The Best Way to Bench Press Alone Safely
How to push yourself the ~ right ~ way
We all remember Taylor Swift's hilariously cringe-worthy Apple Music commercial earlier this year, which depicted her getting so into singing along during her workout that she fell off the treadmill. Ouch. It's pretty impossible to forget, right? In the ad, Swift is rocking out to Drake and Future's "Jumpman" when she gets so caught up that she takes a spill. Well, last night, Drake and Apple Music debuted a new workout ad that echos T-Swift's in a seriously comical way. The timing of the commercial's release is pretty convenient, especially since Drake and Taylor have been spotted hanging out together recently amid rumors that there might be something romantic going on there.
In the new ad, the tables are turned as Drake is lifting in the gym and listening to music with a friend. After his gym partner leaves to take a phone call, Drake gets down to "Bad Blood"-after checking to make sure his buddy isn't watching, of course. In case you were worried, this includes signature Drake-style awkward dancing before he actually resumes working out. Then, when he heads back to the bench to finish lifting, he drops the barbell mid-bench press, which is funny but frankly looks a bit dangerous, too. It made us wonder: Is it ever okay to do heavy lifts like bench presses alone? (FYI, here's the difference between wide grip and narrow grip bench presses.)
In general, it's okay to get your bench press on solo, says Pete McCall, C.S.C.S., host of the All About Fitness podcast. "The important thing is to use a weight you know you can do for a certain number of reps, and as you feel fatigued or tired, STOP. Do not try to do that extra rep or two-that's where the danger lies." Yeah, because no one wants to take a barbell to the chest. Oof. McCall does mention that if you're training for a competition, on a heavy lifting program, or just looking to PR, you should definitely have someone spot you. Ideally, it should be someone you feel comfortable with getting pretty close to you, since correct spotting form can be a little, um, intimate. "Before the lift, let the spotter know how you want to be spotted or ask the spotter how they will spot you," he recommends. "It's important to have this communication to establish expectations of how she or he will help. A proper spot on bench press requires standing right over the lifter for the best leverage to help lift the weight. This could place the crotch of the spotter near the face of the lifter, so it is important that the lifter knows where the spotter will be so there is no surprise." Duly noted.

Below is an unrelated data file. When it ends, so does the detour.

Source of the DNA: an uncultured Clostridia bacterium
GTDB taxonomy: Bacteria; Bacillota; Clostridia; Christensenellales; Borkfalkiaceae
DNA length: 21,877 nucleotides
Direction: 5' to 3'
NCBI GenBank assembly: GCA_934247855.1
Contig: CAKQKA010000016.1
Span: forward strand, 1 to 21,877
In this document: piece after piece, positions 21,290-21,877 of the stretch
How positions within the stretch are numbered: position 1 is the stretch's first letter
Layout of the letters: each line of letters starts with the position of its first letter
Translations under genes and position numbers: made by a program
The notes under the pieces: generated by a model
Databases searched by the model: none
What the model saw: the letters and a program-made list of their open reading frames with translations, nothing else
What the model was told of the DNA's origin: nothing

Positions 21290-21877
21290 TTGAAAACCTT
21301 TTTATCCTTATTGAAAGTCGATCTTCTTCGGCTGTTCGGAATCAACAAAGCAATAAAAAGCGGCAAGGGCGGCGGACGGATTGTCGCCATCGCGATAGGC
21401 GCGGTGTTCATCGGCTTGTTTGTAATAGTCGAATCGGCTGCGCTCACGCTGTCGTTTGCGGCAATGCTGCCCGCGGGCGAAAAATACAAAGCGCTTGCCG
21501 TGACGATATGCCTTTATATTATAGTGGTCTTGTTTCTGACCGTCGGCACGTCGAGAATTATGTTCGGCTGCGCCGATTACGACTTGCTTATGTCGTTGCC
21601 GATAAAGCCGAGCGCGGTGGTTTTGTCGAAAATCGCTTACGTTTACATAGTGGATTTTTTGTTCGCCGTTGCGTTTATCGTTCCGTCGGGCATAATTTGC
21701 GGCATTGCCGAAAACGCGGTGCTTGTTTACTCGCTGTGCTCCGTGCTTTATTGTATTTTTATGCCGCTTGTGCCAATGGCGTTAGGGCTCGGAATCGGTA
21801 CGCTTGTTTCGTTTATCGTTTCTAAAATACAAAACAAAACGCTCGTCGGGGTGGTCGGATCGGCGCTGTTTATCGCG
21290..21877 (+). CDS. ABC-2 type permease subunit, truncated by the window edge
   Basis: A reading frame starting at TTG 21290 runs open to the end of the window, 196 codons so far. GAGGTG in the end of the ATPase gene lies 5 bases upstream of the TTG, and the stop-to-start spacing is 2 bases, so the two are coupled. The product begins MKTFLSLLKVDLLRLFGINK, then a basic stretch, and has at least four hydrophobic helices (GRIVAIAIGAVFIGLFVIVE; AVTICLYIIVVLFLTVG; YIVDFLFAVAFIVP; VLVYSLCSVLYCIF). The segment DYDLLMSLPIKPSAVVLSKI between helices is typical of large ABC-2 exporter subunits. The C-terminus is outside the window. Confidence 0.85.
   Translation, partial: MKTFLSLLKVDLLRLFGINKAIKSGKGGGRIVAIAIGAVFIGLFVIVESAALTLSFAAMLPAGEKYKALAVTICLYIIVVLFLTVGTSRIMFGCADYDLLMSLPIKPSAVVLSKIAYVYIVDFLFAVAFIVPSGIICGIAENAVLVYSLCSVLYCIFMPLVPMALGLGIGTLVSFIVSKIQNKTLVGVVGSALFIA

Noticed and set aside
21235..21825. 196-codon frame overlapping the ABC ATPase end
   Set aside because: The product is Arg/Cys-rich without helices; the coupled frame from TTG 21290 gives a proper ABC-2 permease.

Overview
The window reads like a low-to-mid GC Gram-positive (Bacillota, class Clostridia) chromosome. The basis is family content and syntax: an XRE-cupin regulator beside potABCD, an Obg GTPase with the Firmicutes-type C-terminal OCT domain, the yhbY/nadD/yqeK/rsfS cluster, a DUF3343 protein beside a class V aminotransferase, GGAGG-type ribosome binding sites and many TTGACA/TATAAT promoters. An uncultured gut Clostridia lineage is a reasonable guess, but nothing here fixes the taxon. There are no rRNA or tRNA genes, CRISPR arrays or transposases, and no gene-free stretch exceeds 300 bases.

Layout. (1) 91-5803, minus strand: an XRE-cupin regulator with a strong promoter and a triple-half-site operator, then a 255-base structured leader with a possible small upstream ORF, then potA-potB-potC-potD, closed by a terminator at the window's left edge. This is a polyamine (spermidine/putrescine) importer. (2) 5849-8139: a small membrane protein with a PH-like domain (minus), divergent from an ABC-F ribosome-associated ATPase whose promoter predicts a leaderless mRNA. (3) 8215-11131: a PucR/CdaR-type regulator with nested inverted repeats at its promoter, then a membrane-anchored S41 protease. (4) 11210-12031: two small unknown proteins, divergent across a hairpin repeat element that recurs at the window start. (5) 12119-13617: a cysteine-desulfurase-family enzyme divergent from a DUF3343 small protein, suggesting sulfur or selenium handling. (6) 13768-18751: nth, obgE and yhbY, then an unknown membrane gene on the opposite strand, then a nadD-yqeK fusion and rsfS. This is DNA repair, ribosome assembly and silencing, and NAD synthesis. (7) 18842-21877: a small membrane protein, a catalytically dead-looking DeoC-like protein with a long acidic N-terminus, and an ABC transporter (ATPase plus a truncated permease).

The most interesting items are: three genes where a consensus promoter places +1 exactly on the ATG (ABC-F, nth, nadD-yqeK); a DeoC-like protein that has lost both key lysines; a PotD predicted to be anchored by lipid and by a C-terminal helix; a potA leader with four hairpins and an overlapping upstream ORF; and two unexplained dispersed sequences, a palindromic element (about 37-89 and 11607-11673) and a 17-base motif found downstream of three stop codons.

Another thing you should consider if you're benching alone? "Use a bench that allows you to keep your feet on the floor, since this lets you properly brace yourself for maximal control during the lift when lifting heavy." Plus, you'll feel more stable if you've got contact with the ground. (Side note: These breathing techniques will change the way you exercise.) It also might be worth it to swap the barbell for dumbbells when you're benching alone at a heavier weight than normal, he says. "If there is trouble, just bail and drop the weights on the floor. That way, there is no bar that can come crashing on the chest like in the Drake video." In fact, McCall recommends sticking with dumbbells or a weight machine in general if you're lifting heavy by yourself to minimize the potential for injury.
As much fun as it is to pump iron to amazing tunes, when you're working out the focus really needs to be on safety and preventing injury-especially when it comes to heavy barbell lifts. We guess we can thank Drake not only for the laughs but also for the reminder of what not to do in the gym.